Building a custom home is an emotional roller coaster. We've talked in detail about each of the stages in prior posts, but let's recap the whole emotional process again.
Up we go! This is the most exciting part of building. The foundation and slab get poured, the framing goes up, and the shingles go on. This phase of construction doesn't seem to take very long considering the dramatic change that happens.
You go from bare dirt to something that actually looks like a house in a matter of a few weeks. You are ecstatic with the progress!
At this rate, your home will be complete in no time! This is an emotional high that's tough to come down from, but that's where we're headed.
And now down we go. Just after the shingles go on and the windows and exterior doors get installed, the rough installations of plumbing, electrical, and heat and air will begin.
Clearly, this is critical work, but it isn't as visually dramatic as framing. It's also a bit tedious. Sometimes, we run into unforeseen issues that make the progress seem to halt or at least drag on longer than you thought possible.
Part of the reason it feels slow is that you tend to mentally compare it to the previous phase, which seemed to go so fast. The rough-in phase also includes building inspections by the city or county building department. Depending on the locality, these inspections can take days to weeks.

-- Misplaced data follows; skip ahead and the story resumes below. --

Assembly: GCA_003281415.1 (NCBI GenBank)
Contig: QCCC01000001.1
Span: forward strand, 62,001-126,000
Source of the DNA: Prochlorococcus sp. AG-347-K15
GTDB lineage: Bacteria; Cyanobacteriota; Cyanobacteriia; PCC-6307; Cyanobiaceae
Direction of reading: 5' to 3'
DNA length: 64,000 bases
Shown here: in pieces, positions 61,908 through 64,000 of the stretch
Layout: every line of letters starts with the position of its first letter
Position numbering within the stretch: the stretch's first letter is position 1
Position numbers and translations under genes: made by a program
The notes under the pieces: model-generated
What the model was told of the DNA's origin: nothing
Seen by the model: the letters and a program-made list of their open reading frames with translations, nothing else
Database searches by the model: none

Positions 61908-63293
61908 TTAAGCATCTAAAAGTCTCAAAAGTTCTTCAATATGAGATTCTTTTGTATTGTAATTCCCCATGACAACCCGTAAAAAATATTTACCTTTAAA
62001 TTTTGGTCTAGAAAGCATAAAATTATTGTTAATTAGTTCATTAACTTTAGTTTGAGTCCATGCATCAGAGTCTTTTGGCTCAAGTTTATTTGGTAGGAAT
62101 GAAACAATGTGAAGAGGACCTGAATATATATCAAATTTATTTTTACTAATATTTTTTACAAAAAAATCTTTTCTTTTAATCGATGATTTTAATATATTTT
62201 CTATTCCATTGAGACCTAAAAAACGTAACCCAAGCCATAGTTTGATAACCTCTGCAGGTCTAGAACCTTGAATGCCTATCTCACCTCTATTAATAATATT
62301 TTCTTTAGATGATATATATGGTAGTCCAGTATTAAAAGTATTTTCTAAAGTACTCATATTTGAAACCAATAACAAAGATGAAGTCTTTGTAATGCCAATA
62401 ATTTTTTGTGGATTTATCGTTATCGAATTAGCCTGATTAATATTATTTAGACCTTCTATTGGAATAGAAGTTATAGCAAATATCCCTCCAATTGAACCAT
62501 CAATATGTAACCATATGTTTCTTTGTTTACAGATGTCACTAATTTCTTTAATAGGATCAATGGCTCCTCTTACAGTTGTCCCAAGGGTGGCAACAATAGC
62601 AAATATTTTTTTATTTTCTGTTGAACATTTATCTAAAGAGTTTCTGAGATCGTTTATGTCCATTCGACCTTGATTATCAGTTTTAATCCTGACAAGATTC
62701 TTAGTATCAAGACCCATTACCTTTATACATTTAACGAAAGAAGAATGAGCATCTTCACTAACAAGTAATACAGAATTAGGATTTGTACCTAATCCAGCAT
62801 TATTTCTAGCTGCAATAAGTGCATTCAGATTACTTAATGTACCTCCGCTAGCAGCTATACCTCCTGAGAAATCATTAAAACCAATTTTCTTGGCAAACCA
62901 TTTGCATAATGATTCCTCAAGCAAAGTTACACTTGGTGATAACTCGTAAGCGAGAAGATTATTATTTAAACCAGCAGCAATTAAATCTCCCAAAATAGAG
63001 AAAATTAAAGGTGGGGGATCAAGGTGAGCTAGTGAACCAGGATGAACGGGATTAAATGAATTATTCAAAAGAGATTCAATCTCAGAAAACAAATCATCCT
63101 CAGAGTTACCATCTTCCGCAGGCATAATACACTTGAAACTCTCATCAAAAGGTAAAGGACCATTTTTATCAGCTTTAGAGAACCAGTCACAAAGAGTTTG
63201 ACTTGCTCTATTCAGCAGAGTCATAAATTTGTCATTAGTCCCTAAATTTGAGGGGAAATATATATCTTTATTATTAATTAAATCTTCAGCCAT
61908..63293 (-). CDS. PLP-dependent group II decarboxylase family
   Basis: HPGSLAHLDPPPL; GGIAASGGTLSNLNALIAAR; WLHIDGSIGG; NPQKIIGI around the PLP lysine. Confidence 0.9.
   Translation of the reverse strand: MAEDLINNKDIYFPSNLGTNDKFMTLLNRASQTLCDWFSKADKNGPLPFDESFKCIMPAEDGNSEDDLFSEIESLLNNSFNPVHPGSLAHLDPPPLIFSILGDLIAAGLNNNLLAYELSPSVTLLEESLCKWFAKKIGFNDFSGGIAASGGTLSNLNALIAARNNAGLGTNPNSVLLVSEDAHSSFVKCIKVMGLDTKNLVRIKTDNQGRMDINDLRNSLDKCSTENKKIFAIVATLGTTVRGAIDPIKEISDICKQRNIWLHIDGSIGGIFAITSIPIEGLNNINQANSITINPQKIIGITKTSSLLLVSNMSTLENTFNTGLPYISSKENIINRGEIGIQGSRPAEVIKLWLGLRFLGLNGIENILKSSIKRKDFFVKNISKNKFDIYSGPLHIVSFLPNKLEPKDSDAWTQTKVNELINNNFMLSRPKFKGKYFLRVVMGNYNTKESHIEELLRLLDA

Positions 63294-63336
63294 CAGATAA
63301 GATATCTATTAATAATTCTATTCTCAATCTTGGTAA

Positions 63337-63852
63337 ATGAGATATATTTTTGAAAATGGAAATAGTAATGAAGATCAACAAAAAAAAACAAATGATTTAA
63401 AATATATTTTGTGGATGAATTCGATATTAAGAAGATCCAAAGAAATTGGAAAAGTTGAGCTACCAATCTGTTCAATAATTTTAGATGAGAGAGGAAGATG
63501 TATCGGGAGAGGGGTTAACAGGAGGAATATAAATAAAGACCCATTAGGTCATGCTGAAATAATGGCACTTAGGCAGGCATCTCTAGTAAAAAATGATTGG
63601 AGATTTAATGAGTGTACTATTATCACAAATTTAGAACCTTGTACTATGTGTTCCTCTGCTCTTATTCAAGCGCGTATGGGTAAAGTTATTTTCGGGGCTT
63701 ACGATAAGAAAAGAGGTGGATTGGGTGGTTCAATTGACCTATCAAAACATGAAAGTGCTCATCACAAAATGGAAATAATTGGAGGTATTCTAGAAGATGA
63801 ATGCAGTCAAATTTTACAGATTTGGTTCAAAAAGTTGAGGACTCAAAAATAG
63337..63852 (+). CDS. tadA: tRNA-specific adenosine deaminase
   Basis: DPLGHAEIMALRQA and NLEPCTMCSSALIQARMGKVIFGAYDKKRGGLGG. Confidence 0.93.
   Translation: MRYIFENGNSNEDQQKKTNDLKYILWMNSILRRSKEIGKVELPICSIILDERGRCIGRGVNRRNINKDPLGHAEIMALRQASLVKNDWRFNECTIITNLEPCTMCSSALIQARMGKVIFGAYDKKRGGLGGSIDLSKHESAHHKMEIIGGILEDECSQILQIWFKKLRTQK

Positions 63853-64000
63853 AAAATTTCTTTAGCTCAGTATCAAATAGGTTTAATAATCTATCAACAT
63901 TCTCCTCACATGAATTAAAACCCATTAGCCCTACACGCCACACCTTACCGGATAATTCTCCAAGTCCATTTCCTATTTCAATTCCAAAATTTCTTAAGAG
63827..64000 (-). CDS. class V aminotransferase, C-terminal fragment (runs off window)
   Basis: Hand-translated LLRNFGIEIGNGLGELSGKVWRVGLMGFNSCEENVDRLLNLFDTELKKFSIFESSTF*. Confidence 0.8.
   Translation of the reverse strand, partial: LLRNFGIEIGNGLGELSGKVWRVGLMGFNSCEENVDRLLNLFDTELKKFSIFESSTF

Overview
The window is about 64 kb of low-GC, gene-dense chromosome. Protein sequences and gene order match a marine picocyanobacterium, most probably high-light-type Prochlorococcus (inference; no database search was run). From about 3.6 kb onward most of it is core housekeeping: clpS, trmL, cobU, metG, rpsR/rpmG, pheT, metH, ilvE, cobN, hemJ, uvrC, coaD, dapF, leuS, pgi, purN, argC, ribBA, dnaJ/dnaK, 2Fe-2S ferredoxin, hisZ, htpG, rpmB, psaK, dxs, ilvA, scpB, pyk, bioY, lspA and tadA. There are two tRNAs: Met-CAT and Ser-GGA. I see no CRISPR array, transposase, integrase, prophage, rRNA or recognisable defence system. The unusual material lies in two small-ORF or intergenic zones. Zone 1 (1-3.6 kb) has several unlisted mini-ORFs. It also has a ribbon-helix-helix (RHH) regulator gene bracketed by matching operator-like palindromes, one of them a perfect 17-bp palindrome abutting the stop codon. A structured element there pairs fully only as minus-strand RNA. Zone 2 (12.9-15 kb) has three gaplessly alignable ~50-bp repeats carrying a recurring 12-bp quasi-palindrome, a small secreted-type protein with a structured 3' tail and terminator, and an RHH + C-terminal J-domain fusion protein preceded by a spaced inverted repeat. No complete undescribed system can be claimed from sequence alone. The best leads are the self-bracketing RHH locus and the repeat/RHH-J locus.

Most of the time, the inspector will find some little detail he wants the contractor to fix, which results in some rework and a re-inspection. It all takes time.
This is the bottom of the first hill in the emotional roller coaster of building a custom home on your land.
Up we go again. The inspections are done, and it's time to put in wall insulation and hang drywall! Up to now, your new home has been a maze of wall studs and a web of pipes, wiring, and air ducts. You can somewhat visualize the rooms, but it takes some imagination.
Now the walls have definition, and you start to get a real feel for how the house will flow and how big or small the rooms feel. You start to visualize yourself actually living there!
It again starts to seem like there can't be that much more to do if it already looks like this! You're on that next emotional high and getting excited!
Here comes the stress. After drywall is hung, the seams are nicely finished, and the texture is applied, the builder will begin to install interior finishes, such as trim, interior doors, and cabinets. That's followed by paint, countertops, and hard-surface flooring (such as tile or wood). These finishes get installed, but they're hardly finished.